Main themes of the paper
Human sexuality plays a major role in everyone's life. Regardless, whether we are young or old, man or woman, South African or American, it is an integral part of what we do and who we are. There has been much done by way of research and scholarly writing examining human sexuality. The point here is that human sexuality, like us, is multi-dimensional and one can only begin to get a sense of what it is by the inclusion of many perspectives and ideas. To what extent does adult sexual behavior reflect what was learnt in our childhood? Would you hold the same sexual attitudes and behaviors if you had been reared in another culture? Even within the same society, family and personal experiences can shape unique sexual attitudes and behaviors. Learning theory focuses on environmental factors that shape behavior. Within this context, learning theory examines the environmental factors that shape sexual behavior (McConaghy, 1987). How are the ideas explored? Methodology/evidence of the argument How is human behavior learned? Professor Nathaniel McConaghy’s explores the different positions that suggest that sexual behavior learned in childhood plays a major role in the development of adult sexual behavior. In his examination of the theories developed in the studies of learning (humans and animals) Prof McConaghy looks at their position in relation to: * Is the aim of theory to explain the development of learning or control human behavior? * Is CNS and its properties important and is it involved in how learning occurs and in what is learned? * Do people/animals learn through individual responses to different stimuli or is it as a result of a global internalized representation of reality? * Can learning be established and continue/persist/endure without reinforcement? * Are there critical periods in childhood during which behavior once learned is unusually difficult to alter later in life? * Is behavior completely determined by environmental factors; is there no natural character differences between people; and can findings by generalized to others? * Are people simply passive reactors in their environments or do they have the ability to change his/her environment to suit his or her needs and aspirations especially if this is incongruent to the model of his/her environment One of the best known and distinctive qualities of nature is its capacity to be modified by experience. If an individual or an animal is placed in a situation, it may not have a direct response to the stimuli; but in the next encounter with a similar stimuli the individual or animal may react very differently than it did on the first occasion. Thus an individual’s reaction to an immediate stimulus is also a reaction in reflection of the memories of its previous experience. This is known as learning and conditioning. The concept of classical conditioning is studied by every psychology student. Ivan Pavlov was a noted Russian physiologist who while studying digestion in dogs noted an interesting occurrence – his dogs would begin to salivate whenever an assistant entered the room. The dogs were responding to the sight of the research assistants' white lab coats, which the animals had come to associate with the presentation of food. He then conducted a series of experiments to find out how these conditioned responses were learned. After several conditioning trials, the dogs would begin to salivate at the sound of a bell. So the previously neutral stimulus (the bell) became a conditioned stimulus that then provoked a conditioned response (salivation). Learning was thus as a result of paired stimulation. After many similar experiments Pavlov concluded that learned associations never disappeared. Food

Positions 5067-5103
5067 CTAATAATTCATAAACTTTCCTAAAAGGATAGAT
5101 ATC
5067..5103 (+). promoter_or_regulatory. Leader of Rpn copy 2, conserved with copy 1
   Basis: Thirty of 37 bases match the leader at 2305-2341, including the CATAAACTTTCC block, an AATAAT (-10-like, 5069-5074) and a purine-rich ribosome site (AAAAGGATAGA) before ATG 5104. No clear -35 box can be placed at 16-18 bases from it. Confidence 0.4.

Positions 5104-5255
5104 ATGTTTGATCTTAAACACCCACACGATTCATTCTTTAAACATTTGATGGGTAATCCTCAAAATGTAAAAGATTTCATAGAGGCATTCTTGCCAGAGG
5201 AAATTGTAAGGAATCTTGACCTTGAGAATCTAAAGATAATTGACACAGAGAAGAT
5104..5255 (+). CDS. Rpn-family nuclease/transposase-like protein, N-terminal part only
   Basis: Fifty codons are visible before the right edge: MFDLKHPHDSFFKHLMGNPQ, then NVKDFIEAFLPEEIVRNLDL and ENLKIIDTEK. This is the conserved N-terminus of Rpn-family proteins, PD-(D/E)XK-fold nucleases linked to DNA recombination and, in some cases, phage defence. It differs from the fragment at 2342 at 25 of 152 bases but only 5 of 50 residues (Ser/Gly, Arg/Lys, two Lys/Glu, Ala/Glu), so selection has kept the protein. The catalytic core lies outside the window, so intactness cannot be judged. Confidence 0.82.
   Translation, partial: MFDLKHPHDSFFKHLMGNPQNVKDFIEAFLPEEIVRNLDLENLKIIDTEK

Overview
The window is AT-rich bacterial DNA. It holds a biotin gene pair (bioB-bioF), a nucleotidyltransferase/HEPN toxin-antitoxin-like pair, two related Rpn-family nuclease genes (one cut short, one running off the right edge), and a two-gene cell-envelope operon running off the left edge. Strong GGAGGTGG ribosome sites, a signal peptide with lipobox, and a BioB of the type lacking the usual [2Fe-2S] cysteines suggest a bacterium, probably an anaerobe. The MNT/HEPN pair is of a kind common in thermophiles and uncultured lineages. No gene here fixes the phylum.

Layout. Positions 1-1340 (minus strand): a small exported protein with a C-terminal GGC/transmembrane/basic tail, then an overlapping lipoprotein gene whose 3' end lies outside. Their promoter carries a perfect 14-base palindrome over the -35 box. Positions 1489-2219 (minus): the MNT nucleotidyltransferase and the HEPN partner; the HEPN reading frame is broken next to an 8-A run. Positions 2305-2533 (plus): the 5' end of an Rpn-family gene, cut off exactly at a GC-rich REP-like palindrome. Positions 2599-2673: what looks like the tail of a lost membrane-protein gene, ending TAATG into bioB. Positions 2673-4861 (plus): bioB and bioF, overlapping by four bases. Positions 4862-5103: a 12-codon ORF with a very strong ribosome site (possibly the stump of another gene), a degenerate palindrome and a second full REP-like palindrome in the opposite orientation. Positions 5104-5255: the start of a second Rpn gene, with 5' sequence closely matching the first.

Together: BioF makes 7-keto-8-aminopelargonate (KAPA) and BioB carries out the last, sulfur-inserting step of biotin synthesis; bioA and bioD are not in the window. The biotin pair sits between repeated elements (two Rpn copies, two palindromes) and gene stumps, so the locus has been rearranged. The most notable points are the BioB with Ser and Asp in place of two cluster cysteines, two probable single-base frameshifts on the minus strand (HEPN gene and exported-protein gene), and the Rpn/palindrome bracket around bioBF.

Bell/sound (conditional stimulus)
Salivation (Conditional response)
Food (unconditional stimulus)
Pavlov also investigated the changes in conditional responses to different types...